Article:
- You must be prepared to thoughtfully watch over your investments. Whether you invest in DIY mode or employ professional help, in the end your results reflect your commitment to monitoring things.
- Investing success is not ‘rocket science’. Reasonable mental competence, accompanied by common sense and discipline, serves very well.
- Practicing proven basics habitually for extended time makes all the difference. ‘Time’ is the key factor here.
- Not infrequently I have encountered the opinion that portfolio management is more important than stock picking skill in the long run. I keep this in mind as I apply myself to the task of investing.
- Modest income managed well often trumps privileged income managed poorly.
Focus 2: Defining your investment goal(s)
- As in any endeavor, well articulated goals are highly useful for maintaining focus and commitment.
- I recommend that you reduce them to succinct statement(s). Lacking that they are probably not sufficient as guidelines for your long-term progress.
- Your goals will likely be tested and evolve with experience, but the exercise of definition imposes consistency of habit.
- Reviewing your goals can help prevent impulsively ‘jumping the rails’ when tempted by new ideas.
- Consider: this seekingalpha.com article about appreciating the small steps of dividend growth investing
- Consider: and this one about perspective, goals, and plans.
Focus 3: Pitfalls
- Strive to disconnect your investment practices from your emotions. If your holdings are justified by careful business-valuation practice, you should be able to tune out the manic-depressive swings Mr. Market will try to trip you up with. Resolve to be non-reactive to panic (the market takes a plunge), or to buck fever (something looks too good to miss but you haven’t done your homework).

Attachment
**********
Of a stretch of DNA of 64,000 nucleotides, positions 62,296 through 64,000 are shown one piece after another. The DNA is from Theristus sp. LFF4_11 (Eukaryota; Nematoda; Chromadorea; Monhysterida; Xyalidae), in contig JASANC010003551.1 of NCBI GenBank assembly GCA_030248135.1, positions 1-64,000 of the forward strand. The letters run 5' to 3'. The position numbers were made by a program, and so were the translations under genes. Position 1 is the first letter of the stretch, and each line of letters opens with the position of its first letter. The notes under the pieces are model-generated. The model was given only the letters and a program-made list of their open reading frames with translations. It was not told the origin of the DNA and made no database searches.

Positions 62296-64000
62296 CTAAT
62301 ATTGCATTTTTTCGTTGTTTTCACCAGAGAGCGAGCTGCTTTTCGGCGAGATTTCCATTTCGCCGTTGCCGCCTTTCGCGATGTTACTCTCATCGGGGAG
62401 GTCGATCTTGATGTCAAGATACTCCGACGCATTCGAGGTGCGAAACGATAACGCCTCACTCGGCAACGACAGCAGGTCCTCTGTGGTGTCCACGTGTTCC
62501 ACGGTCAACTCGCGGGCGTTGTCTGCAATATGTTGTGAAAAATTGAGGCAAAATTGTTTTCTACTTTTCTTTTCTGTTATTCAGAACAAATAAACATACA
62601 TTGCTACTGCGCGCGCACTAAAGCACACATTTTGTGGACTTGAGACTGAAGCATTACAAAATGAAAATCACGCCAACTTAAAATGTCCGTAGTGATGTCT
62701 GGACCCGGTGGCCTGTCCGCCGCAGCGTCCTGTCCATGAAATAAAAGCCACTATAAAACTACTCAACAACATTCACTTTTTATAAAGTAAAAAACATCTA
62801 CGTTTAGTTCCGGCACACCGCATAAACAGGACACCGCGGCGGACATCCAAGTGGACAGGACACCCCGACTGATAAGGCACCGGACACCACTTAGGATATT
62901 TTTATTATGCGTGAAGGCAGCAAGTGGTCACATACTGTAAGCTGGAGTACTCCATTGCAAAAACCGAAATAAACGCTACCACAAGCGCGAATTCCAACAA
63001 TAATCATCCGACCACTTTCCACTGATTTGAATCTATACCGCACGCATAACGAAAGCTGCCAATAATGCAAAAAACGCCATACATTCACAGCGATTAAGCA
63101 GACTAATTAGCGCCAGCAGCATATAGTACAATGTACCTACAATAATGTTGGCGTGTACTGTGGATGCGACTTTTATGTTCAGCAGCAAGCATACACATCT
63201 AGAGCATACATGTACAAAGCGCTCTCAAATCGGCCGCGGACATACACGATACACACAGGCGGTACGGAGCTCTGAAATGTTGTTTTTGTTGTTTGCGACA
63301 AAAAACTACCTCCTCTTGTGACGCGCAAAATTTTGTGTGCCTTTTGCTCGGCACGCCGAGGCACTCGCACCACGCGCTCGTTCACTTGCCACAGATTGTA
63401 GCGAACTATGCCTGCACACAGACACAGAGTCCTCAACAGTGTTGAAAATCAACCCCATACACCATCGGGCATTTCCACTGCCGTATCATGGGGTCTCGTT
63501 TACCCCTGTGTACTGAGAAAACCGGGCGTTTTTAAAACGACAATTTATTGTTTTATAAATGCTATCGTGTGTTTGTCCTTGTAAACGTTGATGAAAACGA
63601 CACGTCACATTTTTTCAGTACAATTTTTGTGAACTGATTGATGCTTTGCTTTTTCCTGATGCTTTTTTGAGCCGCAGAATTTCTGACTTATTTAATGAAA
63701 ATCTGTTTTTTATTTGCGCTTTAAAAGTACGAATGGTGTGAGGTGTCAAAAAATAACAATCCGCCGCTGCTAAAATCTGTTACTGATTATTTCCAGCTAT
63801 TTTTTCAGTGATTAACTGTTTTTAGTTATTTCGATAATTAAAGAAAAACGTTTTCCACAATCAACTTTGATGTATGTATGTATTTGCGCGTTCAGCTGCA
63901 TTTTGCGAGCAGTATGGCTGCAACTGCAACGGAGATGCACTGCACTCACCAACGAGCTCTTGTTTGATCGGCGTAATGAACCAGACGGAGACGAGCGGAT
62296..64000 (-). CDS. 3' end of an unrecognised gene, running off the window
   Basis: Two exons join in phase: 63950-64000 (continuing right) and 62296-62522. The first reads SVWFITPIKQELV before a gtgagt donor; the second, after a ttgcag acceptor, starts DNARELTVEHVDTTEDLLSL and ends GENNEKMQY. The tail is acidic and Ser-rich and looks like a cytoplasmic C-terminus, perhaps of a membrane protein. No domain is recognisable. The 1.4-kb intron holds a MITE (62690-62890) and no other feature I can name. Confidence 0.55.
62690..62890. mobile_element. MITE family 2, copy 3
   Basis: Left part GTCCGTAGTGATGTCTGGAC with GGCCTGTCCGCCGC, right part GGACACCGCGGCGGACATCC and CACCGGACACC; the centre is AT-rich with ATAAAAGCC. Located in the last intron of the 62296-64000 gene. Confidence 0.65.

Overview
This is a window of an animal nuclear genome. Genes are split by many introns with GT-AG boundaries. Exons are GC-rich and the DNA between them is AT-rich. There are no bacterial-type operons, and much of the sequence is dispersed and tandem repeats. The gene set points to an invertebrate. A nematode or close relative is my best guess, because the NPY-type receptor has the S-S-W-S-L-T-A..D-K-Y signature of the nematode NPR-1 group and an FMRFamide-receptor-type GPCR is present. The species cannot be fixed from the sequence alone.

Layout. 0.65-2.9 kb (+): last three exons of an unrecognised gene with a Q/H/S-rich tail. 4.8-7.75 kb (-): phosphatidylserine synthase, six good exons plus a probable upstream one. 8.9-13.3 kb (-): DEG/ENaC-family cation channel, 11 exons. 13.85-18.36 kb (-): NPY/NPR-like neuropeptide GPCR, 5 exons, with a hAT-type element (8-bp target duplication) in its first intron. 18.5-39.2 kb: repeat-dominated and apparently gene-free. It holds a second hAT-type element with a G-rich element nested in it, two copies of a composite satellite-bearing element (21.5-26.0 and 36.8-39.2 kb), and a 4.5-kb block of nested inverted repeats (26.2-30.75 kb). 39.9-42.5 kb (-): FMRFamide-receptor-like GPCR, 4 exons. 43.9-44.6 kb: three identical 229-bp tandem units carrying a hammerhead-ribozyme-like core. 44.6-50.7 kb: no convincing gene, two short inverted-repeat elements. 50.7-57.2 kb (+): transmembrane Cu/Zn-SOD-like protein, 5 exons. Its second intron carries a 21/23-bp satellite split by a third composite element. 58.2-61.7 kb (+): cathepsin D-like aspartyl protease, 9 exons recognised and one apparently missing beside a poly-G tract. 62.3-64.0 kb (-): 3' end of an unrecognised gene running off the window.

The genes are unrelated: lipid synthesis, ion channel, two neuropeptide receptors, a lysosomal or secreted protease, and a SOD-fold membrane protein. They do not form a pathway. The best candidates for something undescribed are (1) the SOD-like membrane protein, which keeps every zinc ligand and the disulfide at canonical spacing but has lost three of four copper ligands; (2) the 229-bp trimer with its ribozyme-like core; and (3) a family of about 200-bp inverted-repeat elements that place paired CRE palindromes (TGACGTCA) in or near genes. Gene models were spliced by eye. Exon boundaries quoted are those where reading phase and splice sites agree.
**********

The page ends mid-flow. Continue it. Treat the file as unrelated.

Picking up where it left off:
Focus 4: Determining your style
- As you know by now, I’ve gravitated into the style of “value driven dividend-growth” (VDGI) investing. I’m comfortable with this style because it suits my lifestyle, personality, stage of life and objectives.
- I’ve grown into the VDGI style after some less than satisfactory experience with other ways of putting my money to work. I have learned along the way.
- Per the above, I am not hesitant to recommend VDGI as the way to go. It may not be thrilling, but more than a hundred years of market history and the experience of a lot of very insightful/successful investors have established the credibility of the VDGI approach.
- In the long run, however, part of the fun of the investment game is finding outwhat suits you.
Focus 5: Lifetime learning.